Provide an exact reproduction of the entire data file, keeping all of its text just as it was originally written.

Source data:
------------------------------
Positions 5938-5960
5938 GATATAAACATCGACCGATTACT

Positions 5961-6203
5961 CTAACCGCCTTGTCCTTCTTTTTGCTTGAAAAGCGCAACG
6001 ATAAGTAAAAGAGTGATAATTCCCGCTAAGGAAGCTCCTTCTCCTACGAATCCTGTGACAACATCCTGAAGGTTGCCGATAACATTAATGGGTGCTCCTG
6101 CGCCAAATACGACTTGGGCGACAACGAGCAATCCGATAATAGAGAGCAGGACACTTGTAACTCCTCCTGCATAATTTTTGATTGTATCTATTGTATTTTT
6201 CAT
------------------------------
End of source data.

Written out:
Positions 5938-5960
5938 GATATAAACATCGACCGATTACT

Positions 5961-6203
5961 CTAACCGCCTTGTCCTTCTTTTTGCTTGAAAAGCGCAACG
6001 ATAAGTAAAAGAGTGATAATTCCCGCTAAGGAAGCTCCTTCTCCTACGAATCCTGTGACAACATCCTGAAGGTTGCCGATAACATTAATGGGTGCTCCTG
6101 CGCCAAATACGACTTGGGCGACAACGAGCAATCCGATAATAGAGAGCAGGACACTTGTAACTCCTCCTGCATAATTTTTGATTGTATCTATTGTATTTTT
6201 CAT